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# Objectives

Strength of Scilab, and the primary reason why we are learning how to use it is the fact that it operates on matrices just as easily as an ordinary calculator works with scalar data combined with the fact that all matrix operations are built-in and a host of functions for matrix operations are available. In this session we will learn the following:

1. Creating matrices.
2. Creating some frequently used standard matrices, such as zero matrices, identity matrices, diagonal matrices etc.
3. Operations on matrices.

# Creating Matrices

Here is how we create a matrix with 2 rows and 3 columns, with the first row containing the numbers 1, 2, 3 and the second row containing the numbers 4, 5, 6:

```-->a = [1, 2, 3; 4, 5, 6] // a 2x3 matrix
a  =
1     2     3
4     5     6
-->b = [1 2 3; 4 5 6] // Note, no commas, whitespace is same as comma
b  =
1     2     3
4     5     6
-->c = [1 2 3
-->4 5 6]        // Same as above. Enter instead of semicolon
-->d = [1 2 3]   // Row vector, matrix of size 1x3
-->x = [1; 2; 3] // Column vector, matrix of size 3x1
-->y = [1 2 3]'  // Transpose. Row vector becomes column vector
-->z = 100       // Scalar, matrix of size 1x1. Check with whos -name z```

## Important Notes

1. In Scilab, all constants are matrices. Even scalars are matrices of size 1x1.
2. Elements in the row of a matrix can be separated by commas, whitespace or both.
3. Rows of a matrix can be separated semicolon or newline or both.
4. Elements of a matrix must be enclosed within a pair of matching square brackets.
5. Number of columns in each row must be same. It is an error if you supply different number of columns in different rows. Thus, number of columns in subsequent rows must be the same as in the first row.

## Screencast

Watch the screencast on YouTube (There is no audio. Read the comments. No need to type the comments when you try out the commands)

# Size of a Matrix

You can enquire and determine the size of a matrix. The function are:

• Function size() returns the size of a matrix as a row vector with two columns, the first column indicating the number of rows and the second column indicating the number of columns.
• Function length() returns a scalar, the number of elements in the matrix.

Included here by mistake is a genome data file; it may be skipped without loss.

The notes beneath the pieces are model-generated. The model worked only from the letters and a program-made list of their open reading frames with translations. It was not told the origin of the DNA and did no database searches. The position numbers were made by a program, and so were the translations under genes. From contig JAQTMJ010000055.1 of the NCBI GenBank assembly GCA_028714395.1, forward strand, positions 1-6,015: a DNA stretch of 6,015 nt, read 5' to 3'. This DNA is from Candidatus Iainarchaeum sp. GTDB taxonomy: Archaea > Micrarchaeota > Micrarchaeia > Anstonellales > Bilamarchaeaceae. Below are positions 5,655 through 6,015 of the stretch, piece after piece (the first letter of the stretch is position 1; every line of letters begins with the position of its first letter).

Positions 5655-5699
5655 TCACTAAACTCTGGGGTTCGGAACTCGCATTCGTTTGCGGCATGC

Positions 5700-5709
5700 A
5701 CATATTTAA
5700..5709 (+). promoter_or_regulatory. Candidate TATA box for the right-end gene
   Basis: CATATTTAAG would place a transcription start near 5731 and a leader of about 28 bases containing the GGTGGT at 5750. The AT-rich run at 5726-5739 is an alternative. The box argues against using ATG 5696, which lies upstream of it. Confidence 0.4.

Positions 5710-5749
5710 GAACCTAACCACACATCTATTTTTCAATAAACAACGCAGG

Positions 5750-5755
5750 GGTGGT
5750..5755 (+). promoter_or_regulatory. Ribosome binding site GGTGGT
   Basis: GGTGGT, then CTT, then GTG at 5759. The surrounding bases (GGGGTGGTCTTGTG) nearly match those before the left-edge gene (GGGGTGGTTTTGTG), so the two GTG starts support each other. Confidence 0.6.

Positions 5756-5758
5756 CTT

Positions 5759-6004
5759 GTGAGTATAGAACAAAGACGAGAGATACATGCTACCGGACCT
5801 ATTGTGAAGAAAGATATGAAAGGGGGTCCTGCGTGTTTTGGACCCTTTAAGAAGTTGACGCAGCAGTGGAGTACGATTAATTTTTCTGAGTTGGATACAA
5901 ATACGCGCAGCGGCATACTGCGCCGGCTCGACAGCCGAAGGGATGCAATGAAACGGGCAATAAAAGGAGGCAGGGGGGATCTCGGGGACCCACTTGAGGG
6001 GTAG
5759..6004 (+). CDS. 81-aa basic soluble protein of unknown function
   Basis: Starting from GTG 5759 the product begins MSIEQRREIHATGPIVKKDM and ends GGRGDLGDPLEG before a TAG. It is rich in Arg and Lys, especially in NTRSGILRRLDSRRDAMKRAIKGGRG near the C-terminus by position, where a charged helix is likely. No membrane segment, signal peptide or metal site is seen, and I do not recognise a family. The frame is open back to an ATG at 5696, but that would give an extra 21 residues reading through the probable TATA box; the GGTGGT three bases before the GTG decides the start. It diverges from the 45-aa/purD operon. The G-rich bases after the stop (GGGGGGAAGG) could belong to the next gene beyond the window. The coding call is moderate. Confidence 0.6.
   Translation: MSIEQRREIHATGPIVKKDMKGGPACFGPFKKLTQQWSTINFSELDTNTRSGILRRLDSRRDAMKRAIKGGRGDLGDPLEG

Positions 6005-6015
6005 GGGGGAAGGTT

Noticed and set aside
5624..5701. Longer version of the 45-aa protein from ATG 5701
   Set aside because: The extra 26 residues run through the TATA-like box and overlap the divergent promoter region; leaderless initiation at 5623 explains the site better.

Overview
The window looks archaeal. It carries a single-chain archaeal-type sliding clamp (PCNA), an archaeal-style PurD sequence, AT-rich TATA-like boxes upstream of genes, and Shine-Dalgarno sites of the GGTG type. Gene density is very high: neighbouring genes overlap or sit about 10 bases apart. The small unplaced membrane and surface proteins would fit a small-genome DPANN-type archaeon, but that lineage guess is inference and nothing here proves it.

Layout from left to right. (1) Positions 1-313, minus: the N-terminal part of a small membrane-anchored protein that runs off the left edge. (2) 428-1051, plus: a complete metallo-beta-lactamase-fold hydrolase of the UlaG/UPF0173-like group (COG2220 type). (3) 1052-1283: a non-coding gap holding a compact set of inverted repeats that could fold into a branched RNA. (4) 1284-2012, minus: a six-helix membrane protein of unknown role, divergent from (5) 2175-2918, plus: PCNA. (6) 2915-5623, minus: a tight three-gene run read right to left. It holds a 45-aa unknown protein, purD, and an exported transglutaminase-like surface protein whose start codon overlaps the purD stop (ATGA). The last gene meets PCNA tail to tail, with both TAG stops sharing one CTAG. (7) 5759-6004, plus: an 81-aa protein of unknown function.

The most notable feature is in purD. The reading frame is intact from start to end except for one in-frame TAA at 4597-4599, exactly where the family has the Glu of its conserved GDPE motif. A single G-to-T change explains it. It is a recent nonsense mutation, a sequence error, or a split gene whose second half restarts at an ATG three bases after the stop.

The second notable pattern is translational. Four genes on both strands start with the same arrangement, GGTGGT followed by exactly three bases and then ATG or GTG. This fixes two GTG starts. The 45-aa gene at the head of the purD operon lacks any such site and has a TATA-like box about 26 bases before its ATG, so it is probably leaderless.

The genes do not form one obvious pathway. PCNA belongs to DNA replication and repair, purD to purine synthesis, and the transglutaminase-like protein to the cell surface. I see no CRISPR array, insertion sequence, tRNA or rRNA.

-->a = rand(3, 4); size(a), length(a)
ans =
3.    4.
ans =
12.

Since matrix a has size 3x4, size() returns the row vector [3, 4] and length() returns the scalar 12.

# Creating Frequently Used Standard Matrices

You can quickly create some frequently required standard matrices of the following types:

1. Matrix with all elements zeros
2. Matrix with all elements ones
3. Identity matrix
4. Matrix with specified values on the main diagonal
5. Matrix with randomly generated numbers as its elements
```-->a = zeros(3,4)     // Matrix of size 3x4, with all elements zeros
-->b = ones(4, 2)     // Matrix of size 4x2, with all element szeros
-->c = eye(3, 3)      // Identity matrix of size 3x3
-->d = eye(3, 5)      // Identity matrix of size 3x5, a non-square identity matrix!
-->x = diag([1 2 3])  // Diagonal matrix of size 3x3, diagonal elements given in the row matrix [1 2 3]
-->y = diag([1 2 3], 1)  // Matrix of size 4x4, matrix [1 2 3] placed one place above the main diagonal
-->z = diag([1 2 3], -1) // Same as above, but placed one place below the main diagonal
-->m = rand(3, 5)     // Matrix of size 3x5, with random numbers as its elements```

## Creating an Empty Matrix

An empty matrix is a matrix of size 0x0. Although not very useful in any calculations, it is possible to create an empty matrix, as follows:

-->x = [ ]        // Empty matrix
-->whos -name x   // Display size of matrix x

See what happens when you operate on an empty matrix. Try adding, subracting or multiplying an empty matrix to other non-empty matrices.

## Screencast

Watch the screencast of YouTube (There is no audio. Read the comments. No need to type the comments when you try out the commands)

# Matrix Operations

2. Matrix subtraction
3. Matrix multiplications
4. Matrix division
5. Matrix transpose
6. Exponentiation
7. Arithmetic operations: sqrt(), abs() etc.
8. Trigonometric operations
9. Logarithmic operations
10. Hyperbolic operations
```-->// 3x3 matrix of random numbers between 0 and 1
-->a = rand(3, 3)
-->// 3x3 matrix of random numbers between 0 and 10
-->a = rand(3, 3) * 10
-->// 3x3 matrix of integer random numbers between 0 and 10
-->a = int(rand(3, 3)*10)
-->// b is transpose of a
-->b = a'
-->// c is the matrix sum of a and b
-->c = a + b
-->// d is matrix b subtracted from matrix a
-->d = a - b
-->// x is matrix product of a and b
-->x = a * b
-->// Create b, column vector of size 3x1, integer random numbers
-->b = int(rand(3, 1)*10)
-->// Solve linear equations [A] {x} = {b} for unknowns {x}
-->// written as x = a \ b, [a] in denominator, {b} in numerator
-->x = a \ b
-->// a^2 is same as a * a, matrix multiplication
-->x = a^2
-->// a^3 is same as a * a * a
-->y = a^3
-->// Matrix with elements which are square roots of corresponding elements of a
-->z = sqrt(a)
-->// Matrix with elements which are sine values of corresponding elements of a
-->y = sin(a)```

## Screencast

Watch the screencast on YouTube (There is no audio. Read the comments. No need to type the comments when you try out the commands)

# Elementwise Operations

Some matrix operations, such as addition, subtraction, trigonometric, logarithmic, hyperbolic, sqrt(), abs() etc. are performed elementwise. But others, such as multiplication, exponentiation are not. Sometimes, it may be meaningful to perform these operations elementwise rather as matrix operations. For example, if you want c = a * b to mean an elementwise operation denoted by cij = aij * bij, j=1 to n, i=1 to m, then what you want is elementwise multiplication. In Scilab you can tell Scilab to perform an elementwise multiplication with the operator .*, as follows: